Cecil the lion's violent death earlier this month has ignited a storm of protests, petitions and public outrage. But perhaps the most important thing it's done is start a conversation about the role that we as humans should play in our environment.
Here are some of the most important lessons to be learned from the folks who devote their lives to the preservation of nature. Their words show us that it's time to rethink the way we view the hunters and the hunted.
1. Hunting culture needs to change.
"As troubling as it is, the rarer these trophy hunted animals become, the more hunters are willing to pay to kill them. So long as a value continues to be placed on these animals, where they are worth more dead than alive, the future of majestic creatures like elephants, lions, tigers and rhinos will remain in grave jeopardy," Jeff Flocken, Director for the International Fund For Animal Welfare, said in a statement.
2. One hunt can threaten multiple generations of animals.
"By targeting the biggest and best animals, trophy hunters do damage to populations and gene pools that is far greater than the loss of a single individual. The adult male lions targeted by trophy hunters are key individuals that otherwise would live long, full lives, protecting their mates and cubs and contributing their genes to future generations," Paula Kahumbu, CEO of Wildlife Direct, and environmental reporter Andrew Halliday write for The Guardian.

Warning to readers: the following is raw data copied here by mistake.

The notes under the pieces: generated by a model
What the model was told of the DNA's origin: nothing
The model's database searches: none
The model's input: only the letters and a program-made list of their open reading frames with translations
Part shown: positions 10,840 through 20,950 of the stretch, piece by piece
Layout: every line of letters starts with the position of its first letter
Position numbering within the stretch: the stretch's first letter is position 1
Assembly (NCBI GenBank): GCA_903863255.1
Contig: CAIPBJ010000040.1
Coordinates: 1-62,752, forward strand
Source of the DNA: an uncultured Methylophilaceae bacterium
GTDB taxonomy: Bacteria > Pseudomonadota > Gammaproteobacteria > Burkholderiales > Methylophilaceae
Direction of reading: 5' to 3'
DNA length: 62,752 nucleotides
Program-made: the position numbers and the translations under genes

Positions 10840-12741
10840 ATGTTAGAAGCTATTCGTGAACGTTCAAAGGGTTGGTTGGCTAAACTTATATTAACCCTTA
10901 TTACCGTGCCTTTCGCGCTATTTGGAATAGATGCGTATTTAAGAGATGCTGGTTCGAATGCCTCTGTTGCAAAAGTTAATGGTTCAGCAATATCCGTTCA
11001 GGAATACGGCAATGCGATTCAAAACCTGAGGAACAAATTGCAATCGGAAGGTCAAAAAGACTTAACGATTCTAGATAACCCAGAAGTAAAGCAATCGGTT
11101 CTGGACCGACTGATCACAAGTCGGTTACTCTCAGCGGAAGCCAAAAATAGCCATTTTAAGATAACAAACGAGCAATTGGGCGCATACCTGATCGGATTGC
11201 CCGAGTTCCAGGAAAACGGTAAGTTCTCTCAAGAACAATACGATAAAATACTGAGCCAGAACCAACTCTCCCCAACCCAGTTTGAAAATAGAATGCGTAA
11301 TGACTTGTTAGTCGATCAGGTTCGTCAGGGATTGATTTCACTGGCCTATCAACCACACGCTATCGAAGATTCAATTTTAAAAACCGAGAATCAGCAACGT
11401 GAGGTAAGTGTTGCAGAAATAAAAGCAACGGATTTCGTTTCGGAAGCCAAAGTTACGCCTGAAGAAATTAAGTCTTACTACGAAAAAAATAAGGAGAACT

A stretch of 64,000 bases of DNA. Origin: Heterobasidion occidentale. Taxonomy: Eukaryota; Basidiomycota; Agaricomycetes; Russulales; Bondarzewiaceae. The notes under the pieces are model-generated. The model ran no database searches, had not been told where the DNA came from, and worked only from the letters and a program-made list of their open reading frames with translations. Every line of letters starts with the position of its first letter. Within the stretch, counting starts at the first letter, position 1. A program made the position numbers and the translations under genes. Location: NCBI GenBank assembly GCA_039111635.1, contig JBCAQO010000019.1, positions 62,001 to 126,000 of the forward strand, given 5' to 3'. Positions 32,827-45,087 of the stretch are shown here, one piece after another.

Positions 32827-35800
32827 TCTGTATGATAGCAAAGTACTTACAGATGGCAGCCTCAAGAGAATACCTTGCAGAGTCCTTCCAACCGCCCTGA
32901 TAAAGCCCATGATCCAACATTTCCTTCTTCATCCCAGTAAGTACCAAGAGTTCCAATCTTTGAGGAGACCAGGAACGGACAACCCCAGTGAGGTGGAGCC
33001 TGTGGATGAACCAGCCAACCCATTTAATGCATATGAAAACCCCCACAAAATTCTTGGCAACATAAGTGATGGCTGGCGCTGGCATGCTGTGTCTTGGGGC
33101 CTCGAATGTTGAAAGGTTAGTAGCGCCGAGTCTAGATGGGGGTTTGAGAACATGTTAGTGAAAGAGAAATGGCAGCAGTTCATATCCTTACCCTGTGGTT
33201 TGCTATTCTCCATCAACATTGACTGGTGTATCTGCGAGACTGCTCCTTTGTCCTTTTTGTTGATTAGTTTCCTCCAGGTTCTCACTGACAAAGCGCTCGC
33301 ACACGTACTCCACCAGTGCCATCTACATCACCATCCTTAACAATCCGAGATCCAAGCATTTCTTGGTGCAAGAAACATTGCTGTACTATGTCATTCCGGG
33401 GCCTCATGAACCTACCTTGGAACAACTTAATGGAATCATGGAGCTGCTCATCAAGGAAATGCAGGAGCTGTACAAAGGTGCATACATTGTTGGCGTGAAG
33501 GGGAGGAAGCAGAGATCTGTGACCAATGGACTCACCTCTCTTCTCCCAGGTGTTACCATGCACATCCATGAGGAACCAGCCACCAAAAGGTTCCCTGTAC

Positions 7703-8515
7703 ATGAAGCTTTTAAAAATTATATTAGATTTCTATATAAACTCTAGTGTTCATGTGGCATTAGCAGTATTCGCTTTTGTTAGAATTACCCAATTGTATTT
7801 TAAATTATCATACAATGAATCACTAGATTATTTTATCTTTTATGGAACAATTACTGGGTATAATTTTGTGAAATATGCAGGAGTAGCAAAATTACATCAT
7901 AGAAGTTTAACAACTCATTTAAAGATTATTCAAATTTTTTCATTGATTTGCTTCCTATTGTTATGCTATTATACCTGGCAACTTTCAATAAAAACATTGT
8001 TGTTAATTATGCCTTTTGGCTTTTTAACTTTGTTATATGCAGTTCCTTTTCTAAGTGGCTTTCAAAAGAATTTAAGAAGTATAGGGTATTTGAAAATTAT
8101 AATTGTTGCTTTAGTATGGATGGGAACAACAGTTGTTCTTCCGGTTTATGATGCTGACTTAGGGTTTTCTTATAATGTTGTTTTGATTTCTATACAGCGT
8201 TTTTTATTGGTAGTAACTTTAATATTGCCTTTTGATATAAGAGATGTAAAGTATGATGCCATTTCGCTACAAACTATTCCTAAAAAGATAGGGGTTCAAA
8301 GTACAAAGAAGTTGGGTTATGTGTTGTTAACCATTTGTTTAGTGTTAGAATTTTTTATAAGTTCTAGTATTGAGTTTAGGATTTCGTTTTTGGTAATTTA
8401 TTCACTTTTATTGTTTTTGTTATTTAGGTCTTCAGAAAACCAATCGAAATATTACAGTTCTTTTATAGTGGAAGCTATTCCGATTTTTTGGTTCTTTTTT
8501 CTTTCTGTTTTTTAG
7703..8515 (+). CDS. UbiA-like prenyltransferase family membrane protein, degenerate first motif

3. African ecosystems are in grave danger.
"Here's the scoop about lions. They're in a lot more trouble than people think they are. To know that something as powerful and as symbolic as Cecil can die so tragically, it just shows what a slippery slope we're on when it comes to protecting the rest of Africa's amazing species of wildlife," biologist and TV personality Jeff Corwin tells NBC.
4. There is something to be learned by Cecil's death.
"The number of lions in Africa may now be as few as 25,000 – down by 50% in the last thirty years. Cecil's tragic and meaningless destruction may just be the catalyst we need to take action to end lion trophy hunting and, instead, devote all our energies to conserving a species which, perhaps more than any other, represents the wild soul of Africa,” Born Free President Will Travers said in a statement.
5. It's time to make tangible changes.
"There is no doubt at all in my mind that Africa without hunting will be better off, and that the US Fish and Wildlife and State Department should sign into law a ban on all importation of big cat trophies and lions should be given full protection under the CITES listings," says Dereck Joubert, National Geographic filmmaker and explorer-in-residence.
This clip from The Last Lions, a 2011 nature documentary Dereck filmed with his wife Beverly, gives a glimpse at the next generation of lions that are at risk if illegal poaching continues.
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